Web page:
Year after year, challengers from both parties have come after incumbent Walter Jones with both barrels blazing. And year after year, Jones keeps going back for a new term in Congress. The tales of his political demise seemed to be incredibly premature.
Jones’ 2014 GOP primary challenger, Taylor Griffin, says he believes this is the year that Jones’ luck runs out:
”This is nothing personal against Walter Jones. When he first ran, I supported him. He put together a pretty good voting record during his early years in the House. But things changed. According to National Journal, he became one of the most liberal Republicans in the House. Eastern North Carolina is a pretty conservative place. I believe they need an authentic conservative representing them in the House. Not someone who votes conservative right in front of elections, but then goes right back to voting for a lot of spending as soon as he’s reelected.”
We chatted with Griffin via telephone Sunday evening, and our conversation topics ranged from taxes to spending to the federal debt and ObamaCare.
His Ties To The District. Griffin is a native of Wilson, North Carolina — which he notes was in the Third District for quite a while prior to the 2011 redistricting. He said, growing up, he and his family spent their summers in Morehead. Griffin currently resides in New Bern. (When Jones first ran in 1994, his home was not in the Third Congressional District.)
After attending college at Appalachian State, he took off for DC to work for Senator Jesse Helms. From there, he went to work on George W. Bush’s presidential campaign. From there, he took a job in the White House communications office — and then moved over to the Treasury Department. He left Treasury to help co-found Hamilton Place Strategies — a DC based public policy consulting firm.
Establishment GOP influence? Griffin adamantly denies allegations that Speaker John Boehner and majority leader Eric Cantor are behind his campaign. He says his campaign has had no dealings with either leader nor any representative of The Republican National Committee nor the National Republican Congressional Committee:
“I am not about carrying water for someone else. I want to go to Congress, and do what’s best for eastern North Carolina, without owing anybody — special interests, other politicians — anything.”
Griffin said the “Boehner aide” IDed as a host of his upcoming DC fundraiser recently departed from Boehner’s staff and was actually his (Griffin’s) former roommate.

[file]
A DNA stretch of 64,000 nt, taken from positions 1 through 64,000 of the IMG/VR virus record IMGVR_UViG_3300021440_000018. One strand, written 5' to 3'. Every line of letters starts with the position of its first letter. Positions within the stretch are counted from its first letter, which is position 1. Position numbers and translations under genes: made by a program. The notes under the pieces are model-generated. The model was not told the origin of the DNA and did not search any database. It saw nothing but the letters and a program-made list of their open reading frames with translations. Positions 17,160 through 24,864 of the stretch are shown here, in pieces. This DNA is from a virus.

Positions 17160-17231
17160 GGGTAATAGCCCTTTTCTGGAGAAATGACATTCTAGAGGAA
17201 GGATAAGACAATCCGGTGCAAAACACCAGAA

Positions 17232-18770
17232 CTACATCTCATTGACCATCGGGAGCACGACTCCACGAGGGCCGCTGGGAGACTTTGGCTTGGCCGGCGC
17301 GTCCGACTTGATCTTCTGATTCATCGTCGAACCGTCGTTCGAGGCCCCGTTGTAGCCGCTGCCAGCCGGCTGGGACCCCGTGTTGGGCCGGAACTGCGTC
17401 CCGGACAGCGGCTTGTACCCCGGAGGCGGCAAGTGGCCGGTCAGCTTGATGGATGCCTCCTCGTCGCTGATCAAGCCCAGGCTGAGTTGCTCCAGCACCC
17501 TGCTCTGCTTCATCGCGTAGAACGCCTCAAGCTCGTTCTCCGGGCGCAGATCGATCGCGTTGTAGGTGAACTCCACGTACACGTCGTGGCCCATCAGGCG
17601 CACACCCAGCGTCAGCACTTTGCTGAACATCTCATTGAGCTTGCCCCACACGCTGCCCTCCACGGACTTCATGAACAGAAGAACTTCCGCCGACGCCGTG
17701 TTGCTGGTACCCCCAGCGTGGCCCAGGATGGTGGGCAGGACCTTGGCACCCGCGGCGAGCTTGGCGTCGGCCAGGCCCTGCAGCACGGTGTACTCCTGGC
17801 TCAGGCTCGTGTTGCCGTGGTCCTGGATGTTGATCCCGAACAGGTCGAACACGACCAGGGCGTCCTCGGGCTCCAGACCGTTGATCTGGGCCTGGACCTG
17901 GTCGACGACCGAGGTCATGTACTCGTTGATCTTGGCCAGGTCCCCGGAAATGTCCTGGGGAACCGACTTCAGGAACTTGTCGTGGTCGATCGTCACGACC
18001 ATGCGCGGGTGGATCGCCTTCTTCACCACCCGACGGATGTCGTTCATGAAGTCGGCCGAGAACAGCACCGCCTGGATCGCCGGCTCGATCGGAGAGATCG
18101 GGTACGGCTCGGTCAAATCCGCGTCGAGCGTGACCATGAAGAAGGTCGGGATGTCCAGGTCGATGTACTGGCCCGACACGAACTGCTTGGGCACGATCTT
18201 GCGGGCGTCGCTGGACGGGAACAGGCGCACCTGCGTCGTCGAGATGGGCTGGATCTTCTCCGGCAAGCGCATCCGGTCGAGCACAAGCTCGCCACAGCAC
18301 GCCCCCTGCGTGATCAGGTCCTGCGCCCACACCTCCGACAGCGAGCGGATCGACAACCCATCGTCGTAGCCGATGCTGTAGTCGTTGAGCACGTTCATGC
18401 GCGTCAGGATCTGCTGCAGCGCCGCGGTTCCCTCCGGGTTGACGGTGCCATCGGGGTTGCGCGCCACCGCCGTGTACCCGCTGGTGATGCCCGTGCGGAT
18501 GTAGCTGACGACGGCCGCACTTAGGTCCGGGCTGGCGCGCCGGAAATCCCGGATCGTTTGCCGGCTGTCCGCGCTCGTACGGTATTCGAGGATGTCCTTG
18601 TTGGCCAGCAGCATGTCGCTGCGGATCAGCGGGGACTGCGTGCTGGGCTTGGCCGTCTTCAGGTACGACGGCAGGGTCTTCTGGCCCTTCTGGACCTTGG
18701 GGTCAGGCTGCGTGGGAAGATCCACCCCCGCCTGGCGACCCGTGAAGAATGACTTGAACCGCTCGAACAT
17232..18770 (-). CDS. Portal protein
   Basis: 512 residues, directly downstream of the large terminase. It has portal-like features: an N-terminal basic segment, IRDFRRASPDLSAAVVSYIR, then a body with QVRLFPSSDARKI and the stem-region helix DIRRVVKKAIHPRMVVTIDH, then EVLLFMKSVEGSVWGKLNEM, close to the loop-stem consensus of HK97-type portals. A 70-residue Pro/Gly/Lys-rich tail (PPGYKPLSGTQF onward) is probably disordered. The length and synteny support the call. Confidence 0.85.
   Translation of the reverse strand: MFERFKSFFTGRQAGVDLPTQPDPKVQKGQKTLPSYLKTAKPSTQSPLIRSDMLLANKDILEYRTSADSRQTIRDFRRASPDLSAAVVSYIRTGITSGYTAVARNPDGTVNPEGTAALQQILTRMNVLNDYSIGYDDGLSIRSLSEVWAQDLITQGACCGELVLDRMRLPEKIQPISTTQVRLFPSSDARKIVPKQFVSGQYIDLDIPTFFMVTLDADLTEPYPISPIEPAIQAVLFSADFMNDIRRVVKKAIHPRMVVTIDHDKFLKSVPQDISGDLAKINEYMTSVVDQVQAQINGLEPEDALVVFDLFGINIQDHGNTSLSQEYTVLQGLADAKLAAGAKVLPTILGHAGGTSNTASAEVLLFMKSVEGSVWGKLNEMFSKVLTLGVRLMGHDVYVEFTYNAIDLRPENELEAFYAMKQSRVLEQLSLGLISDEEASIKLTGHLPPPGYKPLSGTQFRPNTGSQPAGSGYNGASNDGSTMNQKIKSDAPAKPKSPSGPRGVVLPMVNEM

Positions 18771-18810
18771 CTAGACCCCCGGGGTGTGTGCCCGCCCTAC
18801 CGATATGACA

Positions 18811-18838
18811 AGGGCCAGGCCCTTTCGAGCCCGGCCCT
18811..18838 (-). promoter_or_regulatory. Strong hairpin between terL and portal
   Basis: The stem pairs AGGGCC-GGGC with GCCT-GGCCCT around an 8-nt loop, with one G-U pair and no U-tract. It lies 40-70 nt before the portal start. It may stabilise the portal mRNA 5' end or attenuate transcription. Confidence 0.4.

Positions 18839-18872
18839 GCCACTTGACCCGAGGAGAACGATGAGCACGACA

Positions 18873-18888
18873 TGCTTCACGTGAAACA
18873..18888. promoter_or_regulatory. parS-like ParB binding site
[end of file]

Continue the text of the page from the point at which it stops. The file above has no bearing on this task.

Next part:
Why There Needs To Be A Change. Griffin says Jones has overstayed his welcome in DC, and has strayed too far from his conservative roots. He points out that Jones promised — when he first ran — to limit himself to 12 years in office. Jones is currently completing his 20th year in office.
Griffin also points to Jones’ votes FOR Dodd-Frank and AGAINST food stamp cuts as examples of straying. Jones recently won accolades from Tea Partiers for refusing to back the removal of the federal debt ceiling. The challenger offers this up:
“By the time that vote on the debt limit came around, the federal spending was committed. The conservative thing to do would have been to vote against the spending AND the debt ceiling increase. Walter Jones voted against the debt ceiling increase, but he sure didn’t offer up much in the way of resistance to all of that spending. Send me to Washington and I am voting against both ends of that equation.”
Griffin said the question of the debt ceiling is not exactly a black-and-white decision. He said, due to all of that committed spending, voting against the debt ceiling increase is like max-ing out your credit card and refusing to pay the bill:
“The time of year we’re looking at the debt ceiling would make a real difference for me. If we’re in April — when our revenues are especially high — I think we can do just fine without raising the debt ceiling. If we’re in December or January, our revenues are kind of tight, and we likely don’t have much choice. Committing all of that spending, and then not authorizing borrowing to pay that debt, causes us to default and scares the markets. We’ll get charged higher rates, and things will get even more expensive for us — all in the name of trying to look and sound fiscally responsible.”
What does he think should be done to deal with the federal debt? Griffin said financial pointy-head types are predicting surpluses over the next 3 to 5 years in the federal budget. He said Congress should use that opportunity to make some substantial payments on the debt — before the massive retirement of baby boomers, and the ensuing demand for retirement benefits, starts straining the budget again.
Griffin said Jones’ prickly personality has alienated him from a lot of his colleagues on The Hill — making it harder to get things done for the folks back home. The challenger points to what he sees as inaction — or a lack of success — on issues like reform of fisheries regulation policy and Outer Banks beach driving rules that are important in the district.
ObamaCare. Griffin was pretty blunt in his assessment of Kay Hagan and Barry Obama’s signature piece of legislation:
“ObamaCare is the worst public policy initiative I’ve seen in my entire adult life. It’s absolutely terrible. We need to throw it in the trash can and start over.”
Griffin says he thinks it is important for Republicans to have a plan to replace ObamaCare. He believes tax reform and expanded use of health savings accounts are important components to the replacement debate.
Recent reports indicate Griffin is giving Jones a run for his money in the fundraising department.
The primary election will take place in May.